The Judicial Reform and Institutional Strengthening (JURIST) Project will sponsor the participation of four judicial officers from the Eastern Caribbean Supreme Court (ECSC) and the Caribbean Court of Justice (CCJ) at the Case Management and Vulnerable Witness Conference for Judicial Officers. The Conference is being organised by the British Foreign Commonwealth Office and will be held in Miami, Florida from September 21-22, 2018.
The objective of the Conference is to increase the capacity of judicial officers to employ proper case management practices and to be better able to deal with vulnerable witnesses and complainants especially children. Mrs. Gloria Richards-Johnson, JURIST Project Director will deliver remarks at the Conference.
One of the Project’s immediate outcome is to strengthen the capacity of courts for efficient court governance, case management and case disposition. This Conference is aligned to this outcome. Additionally, one of the objectives of the Sexual Offences Model Court, which is being established in Antigua and Barbuda, is to increase the capacity of justice sector actors to deal sensitively with vulnerable sexual assault complainants, including children.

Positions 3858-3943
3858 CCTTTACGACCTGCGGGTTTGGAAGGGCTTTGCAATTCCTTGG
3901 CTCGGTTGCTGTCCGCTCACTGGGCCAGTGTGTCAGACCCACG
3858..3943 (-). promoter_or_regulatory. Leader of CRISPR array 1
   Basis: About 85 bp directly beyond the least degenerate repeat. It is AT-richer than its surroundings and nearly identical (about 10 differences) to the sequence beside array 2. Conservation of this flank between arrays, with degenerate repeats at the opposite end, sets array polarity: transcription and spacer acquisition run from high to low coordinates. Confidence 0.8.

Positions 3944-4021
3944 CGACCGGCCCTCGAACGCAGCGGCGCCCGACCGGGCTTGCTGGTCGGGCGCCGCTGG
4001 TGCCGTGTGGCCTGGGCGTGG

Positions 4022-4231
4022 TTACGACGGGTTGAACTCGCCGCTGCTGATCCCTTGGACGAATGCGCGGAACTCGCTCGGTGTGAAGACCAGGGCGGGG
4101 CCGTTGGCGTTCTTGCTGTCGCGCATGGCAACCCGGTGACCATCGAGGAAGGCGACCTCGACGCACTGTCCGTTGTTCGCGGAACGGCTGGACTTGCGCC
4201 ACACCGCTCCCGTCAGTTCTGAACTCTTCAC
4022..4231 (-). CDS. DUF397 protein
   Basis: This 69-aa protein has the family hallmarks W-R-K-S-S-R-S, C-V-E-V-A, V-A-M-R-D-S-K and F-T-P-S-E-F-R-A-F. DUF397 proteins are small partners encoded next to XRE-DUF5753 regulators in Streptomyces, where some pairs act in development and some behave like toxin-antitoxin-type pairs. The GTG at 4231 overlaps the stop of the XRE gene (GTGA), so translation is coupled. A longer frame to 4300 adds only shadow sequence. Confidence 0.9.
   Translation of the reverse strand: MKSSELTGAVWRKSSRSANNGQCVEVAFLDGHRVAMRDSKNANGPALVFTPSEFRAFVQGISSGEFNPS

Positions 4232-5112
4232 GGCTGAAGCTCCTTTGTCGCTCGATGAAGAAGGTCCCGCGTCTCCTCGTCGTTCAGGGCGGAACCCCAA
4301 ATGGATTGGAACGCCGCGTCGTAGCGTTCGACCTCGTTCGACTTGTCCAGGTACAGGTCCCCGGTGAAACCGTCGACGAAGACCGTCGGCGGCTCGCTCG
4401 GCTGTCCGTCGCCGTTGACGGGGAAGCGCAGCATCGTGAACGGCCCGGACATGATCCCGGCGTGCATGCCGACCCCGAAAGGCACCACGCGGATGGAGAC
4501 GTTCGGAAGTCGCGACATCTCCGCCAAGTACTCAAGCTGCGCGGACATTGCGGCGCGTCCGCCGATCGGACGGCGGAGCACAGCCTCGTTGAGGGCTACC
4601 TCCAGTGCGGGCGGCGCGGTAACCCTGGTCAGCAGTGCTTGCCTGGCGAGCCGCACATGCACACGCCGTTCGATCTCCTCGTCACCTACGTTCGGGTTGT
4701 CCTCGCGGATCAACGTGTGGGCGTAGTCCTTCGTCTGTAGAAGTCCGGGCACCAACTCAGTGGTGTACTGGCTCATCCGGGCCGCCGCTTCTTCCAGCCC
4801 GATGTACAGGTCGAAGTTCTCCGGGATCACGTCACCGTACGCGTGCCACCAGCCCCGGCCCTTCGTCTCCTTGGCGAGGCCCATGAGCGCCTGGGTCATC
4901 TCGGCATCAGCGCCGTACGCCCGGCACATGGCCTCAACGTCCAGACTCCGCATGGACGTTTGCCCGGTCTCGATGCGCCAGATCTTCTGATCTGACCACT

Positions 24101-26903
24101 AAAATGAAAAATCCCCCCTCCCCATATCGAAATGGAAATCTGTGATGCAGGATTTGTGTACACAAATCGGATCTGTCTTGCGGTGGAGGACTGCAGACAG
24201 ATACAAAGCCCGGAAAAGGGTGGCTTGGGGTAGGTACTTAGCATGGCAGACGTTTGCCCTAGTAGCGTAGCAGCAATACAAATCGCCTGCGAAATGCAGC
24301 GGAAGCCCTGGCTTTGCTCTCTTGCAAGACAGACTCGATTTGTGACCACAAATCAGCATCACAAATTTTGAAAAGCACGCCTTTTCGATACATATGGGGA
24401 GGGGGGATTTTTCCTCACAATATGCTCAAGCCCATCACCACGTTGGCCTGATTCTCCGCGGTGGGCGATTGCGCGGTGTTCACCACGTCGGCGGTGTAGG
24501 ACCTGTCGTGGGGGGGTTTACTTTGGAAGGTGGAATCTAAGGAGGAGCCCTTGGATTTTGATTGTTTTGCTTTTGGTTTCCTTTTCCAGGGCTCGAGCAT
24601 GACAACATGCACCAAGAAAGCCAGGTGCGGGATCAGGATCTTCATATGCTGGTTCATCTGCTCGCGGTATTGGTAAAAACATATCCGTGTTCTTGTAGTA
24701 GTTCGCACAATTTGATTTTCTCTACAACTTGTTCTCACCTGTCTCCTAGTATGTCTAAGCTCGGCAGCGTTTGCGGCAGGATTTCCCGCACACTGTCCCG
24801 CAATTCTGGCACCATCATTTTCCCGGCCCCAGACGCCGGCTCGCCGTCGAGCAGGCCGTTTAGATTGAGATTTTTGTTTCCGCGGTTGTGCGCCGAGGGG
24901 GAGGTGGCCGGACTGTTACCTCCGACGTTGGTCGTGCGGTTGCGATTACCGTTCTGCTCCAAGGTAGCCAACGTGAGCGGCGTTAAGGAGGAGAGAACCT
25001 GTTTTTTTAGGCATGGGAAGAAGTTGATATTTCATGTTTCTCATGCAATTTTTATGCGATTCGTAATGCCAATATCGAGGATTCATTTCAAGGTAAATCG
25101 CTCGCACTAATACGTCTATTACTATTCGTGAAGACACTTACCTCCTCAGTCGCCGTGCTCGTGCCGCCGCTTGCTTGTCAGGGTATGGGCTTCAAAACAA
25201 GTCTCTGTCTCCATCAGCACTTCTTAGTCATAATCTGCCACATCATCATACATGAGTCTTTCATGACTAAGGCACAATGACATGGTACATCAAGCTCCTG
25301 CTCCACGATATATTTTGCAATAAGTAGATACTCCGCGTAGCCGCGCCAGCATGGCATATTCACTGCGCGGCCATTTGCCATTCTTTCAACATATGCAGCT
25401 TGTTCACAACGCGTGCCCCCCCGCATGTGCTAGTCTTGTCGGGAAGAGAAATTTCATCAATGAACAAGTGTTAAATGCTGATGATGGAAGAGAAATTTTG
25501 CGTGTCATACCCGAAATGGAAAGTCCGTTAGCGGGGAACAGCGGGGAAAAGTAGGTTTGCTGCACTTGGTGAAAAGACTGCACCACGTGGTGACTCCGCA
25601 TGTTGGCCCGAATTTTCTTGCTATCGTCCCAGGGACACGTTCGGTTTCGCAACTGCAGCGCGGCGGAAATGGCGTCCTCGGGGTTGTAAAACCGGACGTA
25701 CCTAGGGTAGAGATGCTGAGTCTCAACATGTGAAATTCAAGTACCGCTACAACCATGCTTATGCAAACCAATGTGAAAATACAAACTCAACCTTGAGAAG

On day one of the workshop, topics to be covered will include: Case and courtroom management; tackling delay and Criminal Procedure Rules. Day two will look at dealing with vulnerable witnesses, sexual offence courts and the rights of the child and safeguards.
The Honourable Mr. Justice Denys Barrow, Judge, Caribbean Court of Justice
“The value of attending the Conference was not that it presented much that was new concerning the efficient management of cases by judges, which continues to be a major failing and profound problem in our region. Rather, the Conference renewed recognition of the need to promote that efficiency, identified the ways to achieve this, and secured the commitment of participants to take those identified measures.
The lesson learned was that it was sensible to continue one’s personal commitment to working towards improving the performance of colleagues on one’s own judiciary as well as on other judiciaries.
The expectation fostered was that, with the commitment demonstrated clearly by each of the participants, increased buy-in to change by fellow judges was not simply a lofty goal shared by advocates for reform but was one in the process of being achieved.”
The Honourable Mme. Justice Maureen Rajnauth-Lee, Judge, Caribbean Court of Justice